Prior to her arrest on 21 September 2001, the FBI had searched her appartment and found evidence of the use of One-Time Pade (OTP) messages on her laptop. Also present in the appartment was a functional Sony short-wave receiver that was used to receive OTP messages from the Cuban Numbers Station on 7887 kHz. 
Evidence for this was found on her Toshiba laptop. Although she had clearly been instructed by the Cuban Intelligence Service, the CuIS, to run a special program to wipe the data from her laptop after use, she had failed to do so [5][6]. As a result, the FBI was able to retrieve a large OTP message, consisting of 150 5-digit groups.  
Ana Belén Montes, FBI mugshot. 21 September 2001. What is this? 
According to author Keith Melton, who is a well-informed source on US intelligence matters, she used a Sony ICF-2010 [7], which is the US equivalent of the ICF-2001D. In a detailed paper of 2010, researcher Dirk Rijmenants explains how the FBI cracked the seemingly unbreakable OTP cipher, due to flaws in the Cuban procedures [6]. After pleading guilty to spying, Montes was sentenced in October 2002 to 25 years in prison without the chance of parole [A].  
Similar cases are those of Carlos and Elsa Alvarez (caught in 2006 after spying for 30 years), Marta Rita Velazquez, Gerardo Hernández (one of the Cuban Five) and Walter Kendall Myers and his wife Gwendolyn Steingraber Myers (arrested in 2009 after spying for nearly 30 years). In all cases, the ICF-2001D was used to receive the coded messages from Cuba's Attención Station. Interested in more stories? Check out the FBI 100 [8] or the website Cuba Confidential [9].  
➤ Dirk Rijmenents' paper about the Cuban cases  
=========================---------------------------==========================---------- 
Successor  
In 1983, the ICF-2001D was succeeded by the much smaller ICF-7600D, and in 1986 by the slightly improved ICF-7600DS, both of which have a general coverage from 153 kHz to 30 MHz (except for the German version which stops at 26.100 MHz). In the image on the right the ICF-7600DS is shown in front of the ICF-2001D.  
Needless to say that these two models also became very popular items in the international espionage tradecraft.  
➤ More information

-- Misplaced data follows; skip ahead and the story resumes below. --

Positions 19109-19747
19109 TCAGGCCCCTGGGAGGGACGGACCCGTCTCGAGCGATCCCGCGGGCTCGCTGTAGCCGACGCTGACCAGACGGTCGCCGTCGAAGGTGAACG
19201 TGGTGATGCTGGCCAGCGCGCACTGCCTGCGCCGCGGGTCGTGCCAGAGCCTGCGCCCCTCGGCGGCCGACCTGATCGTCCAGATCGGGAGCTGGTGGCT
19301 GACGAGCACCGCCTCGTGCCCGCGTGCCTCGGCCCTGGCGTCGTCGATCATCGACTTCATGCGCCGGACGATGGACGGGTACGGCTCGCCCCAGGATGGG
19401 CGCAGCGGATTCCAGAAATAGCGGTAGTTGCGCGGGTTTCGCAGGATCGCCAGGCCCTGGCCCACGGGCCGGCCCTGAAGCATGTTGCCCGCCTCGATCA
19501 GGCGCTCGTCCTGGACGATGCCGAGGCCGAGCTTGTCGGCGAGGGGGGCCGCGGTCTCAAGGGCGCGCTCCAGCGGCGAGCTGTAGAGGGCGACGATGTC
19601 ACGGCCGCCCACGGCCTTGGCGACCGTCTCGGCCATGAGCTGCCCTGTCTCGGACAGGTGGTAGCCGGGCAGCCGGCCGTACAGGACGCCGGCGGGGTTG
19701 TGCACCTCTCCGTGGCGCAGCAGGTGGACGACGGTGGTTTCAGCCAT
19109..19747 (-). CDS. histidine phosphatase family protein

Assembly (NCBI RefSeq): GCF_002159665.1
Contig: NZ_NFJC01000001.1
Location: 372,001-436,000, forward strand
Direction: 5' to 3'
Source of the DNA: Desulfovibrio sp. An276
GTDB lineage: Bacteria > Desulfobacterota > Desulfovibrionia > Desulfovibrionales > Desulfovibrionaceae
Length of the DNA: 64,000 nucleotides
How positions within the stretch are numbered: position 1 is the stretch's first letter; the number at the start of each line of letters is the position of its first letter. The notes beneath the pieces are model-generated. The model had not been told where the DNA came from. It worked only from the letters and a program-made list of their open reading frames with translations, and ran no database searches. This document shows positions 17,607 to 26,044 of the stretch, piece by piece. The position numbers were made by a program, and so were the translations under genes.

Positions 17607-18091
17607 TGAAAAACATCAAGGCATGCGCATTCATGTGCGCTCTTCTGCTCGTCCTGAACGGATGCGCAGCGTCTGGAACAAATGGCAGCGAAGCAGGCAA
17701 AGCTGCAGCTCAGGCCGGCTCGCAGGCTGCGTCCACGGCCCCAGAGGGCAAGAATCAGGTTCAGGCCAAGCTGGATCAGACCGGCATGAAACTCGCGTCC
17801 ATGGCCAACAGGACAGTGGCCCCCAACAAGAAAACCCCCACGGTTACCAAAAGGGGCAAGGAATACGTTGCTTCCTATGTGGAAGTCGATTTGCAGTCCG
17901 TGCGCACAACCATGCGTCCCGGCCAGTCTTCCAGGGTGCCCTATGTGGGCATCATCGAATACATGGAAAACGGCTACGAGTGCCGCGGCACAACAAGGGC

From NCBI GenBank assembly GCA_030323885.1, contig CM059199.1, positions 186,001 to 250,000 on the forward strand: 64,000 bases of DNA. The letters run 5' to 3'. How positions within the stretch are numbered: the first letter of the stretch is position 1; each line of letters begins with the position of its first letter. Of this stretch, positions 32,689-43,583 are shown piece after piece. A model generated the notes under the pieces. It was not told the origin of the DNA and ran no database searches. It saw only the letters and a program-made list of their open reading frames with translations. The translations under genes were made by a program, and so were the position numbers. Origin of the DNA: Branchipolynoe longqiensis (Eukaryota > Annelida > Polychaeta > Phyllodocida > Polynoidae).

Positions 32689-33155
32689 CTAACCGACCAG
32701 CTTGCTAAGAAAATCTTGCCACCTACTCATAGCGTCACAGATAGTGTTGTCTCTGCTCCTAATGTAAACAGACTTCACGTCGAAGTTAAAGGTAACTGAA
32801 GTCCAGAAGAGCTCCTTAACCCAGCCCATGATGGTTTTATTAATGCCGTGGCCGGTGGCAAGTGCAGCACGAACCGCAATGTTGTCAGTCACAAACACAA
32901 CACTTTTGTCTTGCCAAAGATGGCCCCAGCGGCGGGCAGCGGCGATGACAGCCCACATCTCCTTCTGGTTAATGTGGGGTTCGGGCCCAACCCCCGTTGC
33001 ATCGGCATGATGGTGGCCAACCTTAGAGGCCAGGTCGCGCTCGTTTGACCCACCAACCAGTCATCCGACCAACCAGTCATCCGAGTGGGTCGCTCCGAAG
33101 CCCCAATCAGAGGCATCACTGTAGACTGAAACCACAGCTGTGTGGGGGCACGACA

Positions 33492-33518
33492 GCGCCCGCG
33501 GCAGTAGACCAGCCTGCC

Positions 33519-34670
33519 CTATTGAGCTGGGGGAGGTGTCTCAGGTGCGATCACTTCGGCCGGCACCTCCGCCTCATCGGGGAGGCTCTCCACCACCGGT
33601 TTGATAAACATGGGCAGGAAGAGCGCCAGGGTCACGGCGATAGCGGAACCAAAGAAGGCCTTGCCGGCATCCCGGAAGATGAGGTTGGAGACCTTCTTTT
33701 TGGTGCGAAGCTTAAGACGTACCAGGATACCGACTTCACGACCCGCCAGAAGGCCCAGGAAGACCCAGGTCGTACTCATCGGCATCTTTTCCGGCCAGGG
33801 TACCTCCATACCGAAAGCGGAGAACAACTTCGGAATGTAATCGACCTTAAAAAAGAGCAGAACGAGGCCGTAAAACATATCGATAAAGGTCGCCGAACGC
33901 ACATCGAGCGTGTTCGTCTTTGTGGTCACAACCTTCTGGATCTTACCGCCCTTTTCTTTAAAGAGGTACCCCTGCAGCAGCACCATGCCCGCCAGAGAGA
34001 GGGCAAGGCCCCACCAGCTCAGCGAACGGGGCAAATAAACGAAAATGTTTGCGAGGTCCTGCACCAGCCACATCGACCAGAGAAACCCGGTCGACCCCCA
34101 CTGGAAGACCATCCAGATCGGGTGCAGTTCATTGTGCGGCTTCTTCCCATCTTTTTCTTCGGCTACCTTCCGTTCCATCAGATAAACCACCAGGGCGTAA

Sony ICF-7600DS in front of its predecessor  ICF-2001D  
Documentation  
Sony Corporation, ICF-2001D Operating instructions  1984.
Sony Corporation, ICF-2001D Service Manual  AEP, UK, EU, AUS, US and CAN models. April 1990.  
References 
Kristof Clerix, Spionage, Doelwit Brussel  ISBN 978-90-223-2771-5. September 2013. pp. 47-48.
Apache.be, De KGB in België (5): De Rode Kolonel  Website. 21 August 2011. Retrieved August 2014.
Wikipedia, BBC World Service  Retrieved November 2014.
Wikipedia, Ana Montes  Retrieved August 2015.
John (AE5X), 'Numbers Stations' Spies on 40 Meters  1 July 2012. Retrieved August 2014.
Dirk Rijmenants, Cuban Agent Communications, Failure of a Perfect System 2010. Edited 17 June 2013. Retrieved August 2015 from his website.
H. Keith Melton, Ultimate Spy  p. 70. Retrieved August 2015.
Federal Bureau of Investigation (FBI), FBI 100 - The Case of the Cuban Spy Ana Montes (and more). Retrieved August 2015.
Cuba Confidential,  Website. Retrieved August 2015.
Further information 
ICF-7600DS, the successor
Other Sony short-wave receivers
Other spy radio sets
Index of spy radio sets
More about number stations 
Any links shown in red are currently unavailable. If you like the information on this website, why not make a donation?
© Crypto Museum. Created: Friday 07 November 2014. Last changed: Monday, 27 March 2017 - 09:29 CET. 


558-Fiji-- Bottom of the Hour Song Medley ID

Gary DeBock
 

File review from last month's Rockwork 4 DXpedition has uncovered a 558-Radio Fiji One programming feature that may be helpful for those hoping to track down the exotic station-- a three song medley ID at 30 minutes past the hour. This song medley ID (followed by an apparent native language ID by the usual RF1 announcer) was noticed on both August 9th and August 19th at 1330 UTC at the Rockwork cliff.